June 13, 2015
Building a two-sided marketplace is tough. At best, that’s an understatement. Because a two-sided platform caters to two distinct user groups that derive value from the other, building such a network can quickly become a chicken-and-egg scenario, which ultimately requires asking people to take a leap of faith without much proof.
We encountered this struggle with Pear – catering to big brands on one hand and local community groups on the other; however, through some deliberate choices and great insight from our advisors, our growth has been steady and quick – but it hasn’t been easy.
1. Identify a Starting Point
One of the first questions you need to ask yourself is: who do you need to target first? Then, how do you demonstrate your value and keep this audience around for the long haul?
In most cases, building up supply early on is more challenging than generating demand. In order to attract quality supply (i.e., brands) in the early days of Pear, we had to ensure our value proposition was strong enough to persuade them to try the platform and that we could deliver on what was promised.
2. Focus, Focus, Focus
Building a strong marketplace model takes time. Even some of the most successful marketplaces took years to get off the ground. Be diligent when building up your initial supply and demand communities, by targeting specific locations, demographics, or verticals.
Focusing your efforts on a small faction will help you better understand the dynamics and behavior of the groups you’re working with. While that knowledge takes time to learn, it’s essential to scaling in the long term.
To test user behavior, Handy initially launched its home services platform in targeted areas of New York, San Francisco, and Boston. By focusing on a few concentrated geographies, Handy’s founders received a crash course in user behavior, which proved vital as the platform has successfully expanded into 28 markets.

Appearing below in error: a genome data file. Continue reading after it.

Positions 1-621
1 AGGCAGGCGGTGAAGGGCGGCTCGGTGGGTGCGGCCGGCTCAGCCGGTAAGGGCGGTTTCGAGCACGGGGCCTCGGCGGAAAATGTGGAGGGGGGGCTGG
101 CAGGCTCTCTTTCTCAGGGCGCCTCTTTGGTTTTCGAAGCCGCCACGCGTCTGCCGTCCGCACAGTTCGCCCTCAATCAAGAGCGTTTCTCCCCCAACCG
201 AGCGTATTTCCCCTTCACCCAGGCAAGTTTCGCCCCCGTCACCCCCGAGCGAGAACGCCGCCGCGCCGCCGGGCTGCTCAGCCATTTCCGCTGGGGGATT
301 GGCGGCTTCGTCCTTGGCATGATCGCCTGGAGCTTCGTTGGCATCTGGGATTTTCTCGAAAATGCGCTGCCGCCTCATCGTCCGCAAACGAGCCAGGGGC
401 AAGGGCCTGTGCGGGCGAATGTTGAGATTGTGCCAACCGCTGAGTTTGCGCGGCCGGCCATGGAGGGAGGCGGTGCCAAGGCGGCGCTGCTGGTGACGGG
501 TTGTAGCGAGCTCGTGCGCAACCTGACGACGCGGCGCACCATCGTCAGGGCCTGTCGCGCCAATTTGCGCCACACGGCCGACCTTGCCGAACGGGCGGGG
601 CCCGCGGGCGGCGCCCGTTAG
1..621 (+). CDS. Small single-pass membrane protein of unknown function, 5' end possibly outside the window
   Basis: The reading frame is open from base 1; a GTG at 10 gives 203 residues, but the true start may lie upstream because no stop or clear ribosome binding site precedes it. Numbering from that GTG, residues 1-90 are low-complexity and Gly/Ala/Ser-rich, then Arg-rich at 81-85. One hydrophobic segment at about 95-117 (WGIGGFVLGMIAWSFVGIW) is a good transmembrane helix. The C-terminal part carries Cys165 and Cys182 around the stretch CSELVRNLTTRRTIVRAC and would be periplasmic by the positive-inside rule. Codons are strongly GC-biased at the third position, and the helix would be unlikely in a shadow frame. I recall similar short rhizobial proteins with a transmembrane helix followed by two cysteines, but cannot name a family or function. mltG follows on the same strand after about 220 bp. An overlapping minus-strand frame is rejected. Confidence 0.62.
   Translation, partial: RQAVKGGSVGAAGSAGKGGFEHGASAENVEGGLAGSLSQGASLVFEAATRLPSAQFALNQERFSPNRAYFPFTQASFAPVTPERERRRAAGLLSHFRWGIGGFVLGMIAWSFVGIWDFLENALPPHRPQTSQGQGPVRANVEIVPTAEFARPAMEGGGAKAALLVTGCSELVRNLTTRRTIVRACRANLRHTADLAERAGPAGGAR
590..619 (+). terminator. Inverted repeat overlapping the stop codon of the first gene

3. Find the Game-Changer
When we set about building Pear and bringing brands onto the platform, we found success in seeking out individuals at these brands who also thrive on innovation. Every industry and every company has its mavericks – the people willing to risk budgets, their reputations, and sometimes even their jobs to test out new ideas. Find those people and get them excited about your idea. Prove to them that they can’t afford not to take a risk on you.
For Pear, grassroots marketing and community-level sponsorships are oftentimes a departure from the expensive ad campaigns and sponsorships brands are used to pursuing. With this in mind, we sought out those game changers who were willing to champion our idea within their business and offered them the opportunity to conduct pilots. These pilot programs lowered the barrier to entry, making it easier for them to commit to trying the platform without taking on a lot of risk.
4. Balance with Demand
As we took time to develop our supply, we were always very conscious of balancing with demand. Being able to generate initial demand was vital to showing our value to brands and keeping them around long enough for the network effect to kick in. Every business – especially those disrupting more traditional, mature markets – should test how much demand they can generate.
While building Pear, striking the balance between supply and demand was always at the back of our minds. We knew that oversupplying meant we couldn’t connect brands with their target demographics and that generating too much demand from community groups would leave them frustrated and looking elsewhere for sponsorships.
5. Foster Your Community
To truly grow your business, never stop fostering both sides of your network. Ask for feedback. Reach out to users. Hold meetups. However you need to engage them, find a way and do it. Fostering a strong sense of community and generating loyalty with both sides of your platform will help your marketplace grow.
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